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Torsello G, Debus S, Meyer F, Grundmann RT

Zentralbl Chir. 2015 Apr;140(2):219-27. doi: 10.1055/s-0035-1545683. Epub 2015 Apr 14.


Background: This overview comments on clinical trials and meta-analyses from the literature on the treatment of diabetic feet.

Methods: For the literature review, the MEDLINE database (PUBMED) was searched under the key words "diabetic foot". Publications of the last three years (2012 to 2014) were extracted.

Results: For patients with diabetic feet, both endovascular (ER) and open (OR) revascularisation techniques are possible. There are not sufficient data to demonstrate whether open bypass surgery or endovascular interventions are more effective in these patients. However, registries show that ER has now in terms of quantity become the preferred method. Angiosome-targeted revascularisation has to be considered in these situations. For the local treatment of a diabetic foot ulcer a variety of dressings are available, the evidence for their recommendation is low. Dressing cost and the wound management properties, e.g. exudate management therefore can influence the choice of dressing. There is no evidence that more expensive dressings as compared to basic dressings offer advantages in terms of healing. In plantar diabetic foot ulcers, non-removable off-loading devices regardless of type are more likely to result in ulcer healing than removable off-loading devices, presumably, because patient compliance with off-loading is facilitated. Meaningful pressure-relieving interventions for treating diabetic foot ulcers also include Achilles tendon lengthening, a plantar fascia release and percutaneous flexor tenotomy. The value of a standardised treatment protocol carried out by a specialist team could be proven in large registries based on decreasing amputation rates.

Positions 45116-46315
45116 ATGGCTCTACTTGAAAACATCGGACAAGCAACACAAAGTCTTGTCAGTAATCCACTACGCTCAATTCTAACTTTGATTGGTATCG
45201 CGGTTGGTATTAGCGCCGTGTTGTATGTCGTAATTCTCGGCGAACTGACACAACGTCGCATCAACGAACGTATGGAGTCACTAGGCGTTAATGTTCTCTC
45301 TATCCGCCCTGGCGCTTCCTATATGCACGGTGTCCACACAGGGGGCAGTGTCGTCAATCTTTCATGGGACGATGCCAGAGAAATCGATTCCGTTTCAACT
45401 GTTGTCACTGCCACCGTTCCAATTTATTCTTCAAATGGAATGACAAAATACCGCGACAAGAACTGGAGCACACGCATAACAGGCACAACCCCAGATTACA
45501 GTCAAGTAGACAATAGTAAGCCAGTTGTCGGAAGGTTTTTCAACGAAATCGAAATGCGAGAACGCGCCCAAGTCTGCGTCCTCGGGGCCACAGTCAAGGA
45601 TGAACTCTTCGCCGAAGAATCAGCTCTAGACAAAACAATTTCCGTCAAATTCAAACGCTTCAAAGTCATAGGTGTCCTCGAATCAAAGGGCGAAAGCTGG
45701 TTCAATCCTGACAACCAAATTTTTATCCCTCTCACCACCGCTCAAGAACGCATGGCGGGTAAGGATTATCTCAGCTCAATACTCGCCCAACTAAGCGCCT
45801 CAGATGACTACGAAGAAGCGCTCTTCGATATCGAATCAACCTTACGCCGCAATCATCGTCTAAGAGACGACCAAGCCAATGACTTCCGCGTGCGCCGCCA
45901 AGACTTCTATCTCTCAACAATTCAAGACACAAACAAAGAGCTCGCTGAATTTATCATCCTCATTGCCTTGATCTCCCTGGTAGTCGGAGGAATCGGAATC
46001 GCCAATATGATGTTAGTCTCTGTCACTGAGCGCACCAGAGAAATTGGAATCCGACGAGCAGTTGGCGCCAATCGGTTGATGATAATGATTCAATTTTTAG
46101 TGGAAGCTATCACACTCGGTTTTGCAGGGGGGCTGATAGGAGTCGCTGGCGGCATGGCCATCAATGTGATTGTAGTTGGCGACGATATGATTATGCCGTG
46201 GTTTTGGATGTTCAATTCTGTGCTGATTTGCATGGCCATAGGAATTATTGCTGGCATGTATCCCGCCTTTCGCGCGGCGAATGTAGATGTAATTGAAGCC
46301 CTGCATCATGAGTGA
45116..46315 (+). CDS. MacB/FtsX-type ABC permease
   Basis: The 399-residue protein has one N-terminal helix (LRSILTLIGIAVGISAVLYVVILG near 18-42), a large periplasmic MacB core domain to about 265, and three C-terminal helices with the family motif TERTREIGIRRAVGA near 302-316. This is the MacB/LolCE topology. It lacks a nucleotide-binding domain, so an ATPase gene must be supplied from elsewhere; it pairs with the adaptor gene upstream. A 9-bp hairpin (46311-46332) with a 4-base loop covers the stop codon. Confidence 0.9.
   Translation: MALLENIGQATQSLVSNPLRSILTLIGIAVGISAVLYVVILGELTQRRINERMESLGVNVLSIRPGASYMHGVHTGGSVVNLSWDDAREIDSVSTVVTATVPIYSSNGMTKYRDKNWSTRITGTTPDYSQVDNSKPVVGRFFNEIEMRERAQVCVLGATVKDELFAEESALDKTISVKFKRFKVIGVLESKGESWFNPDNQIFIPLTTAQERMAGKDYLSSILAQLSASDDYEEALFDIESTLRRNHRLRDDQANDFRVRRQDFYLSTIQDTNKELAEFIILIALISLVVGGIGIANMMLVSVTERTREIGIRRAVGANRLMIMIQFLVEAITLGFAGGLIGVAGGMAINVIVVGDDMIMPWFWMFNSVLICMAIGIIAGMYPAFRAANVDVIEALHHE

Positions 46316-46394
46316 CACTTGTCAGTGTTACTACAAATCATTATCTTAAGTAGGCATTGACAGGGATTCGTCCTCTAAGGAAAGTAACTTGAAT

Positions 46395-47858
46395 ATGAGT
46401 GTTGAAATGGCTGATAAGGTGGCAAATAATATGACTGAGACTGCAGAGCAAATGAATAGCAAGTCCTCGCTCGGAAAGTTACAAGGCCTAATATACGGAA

Conclusion: This survey reveals a significant disparity between the large number of treatment recommendations and their evidence. For the future, therefore it is imperative to implement nationwide register surveys with respect to treatment and outcome of these patients.

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Torsello G, Bisdas T, Debus S, Grundmann RT

Zentralbl Chir. 2015 Feb;140(1):18-26. doi: 10.1055/s-0034-1383241. Epub 2014 Dec 19.


Background: This overview comments on the health-care relevance of peripheral arterial occlusive disease (PAOD) in patients with intermittent claudication (IC) and critical limb ischaemia (CLI). We evaluated different treatment modalities in terms of cost-effectiveness.

Method: For the literature review, the Medline database (PubMed) was searched under the key words "critical limb ischemia AND cost", "critical limb ischemia AND economy", "peripheral arterial disease AND cost", "peripheral arterial disease AND economy".

Results: In the years 2005 to 2009, the hospitalisations of patients with PAOD rose disproportionately in Germany by 20 %, to 483,961 hospital admissions. By comparison, hospital admissions altogether increased by only 8 %. The average in-patient costs were estimated to be approximately € 5000 per PAOD-patient - a rather conservative estimate. For the patient with IC the economic data position is clear, supervised exercise training is by far the most cost-effective treatment option, followed by percutaneous transluminal angioplasty (PTA) and finally the peripheral bypass. In accordance with the guidelines of the UK, the latter is therefore indicated only if PTA fails or is technically not possible. In patients with CLI, the situation is not obvious. Indeed, a short-term economic advantage can be calculated for the PTA, the long-term comparison of both methods, however, is impossible due to insufficient data. In addition, the risk factors for the patient have to be included in the calculation. This was indeed demonstrated in the short-term, but could not be analysed in the long-term follow-up.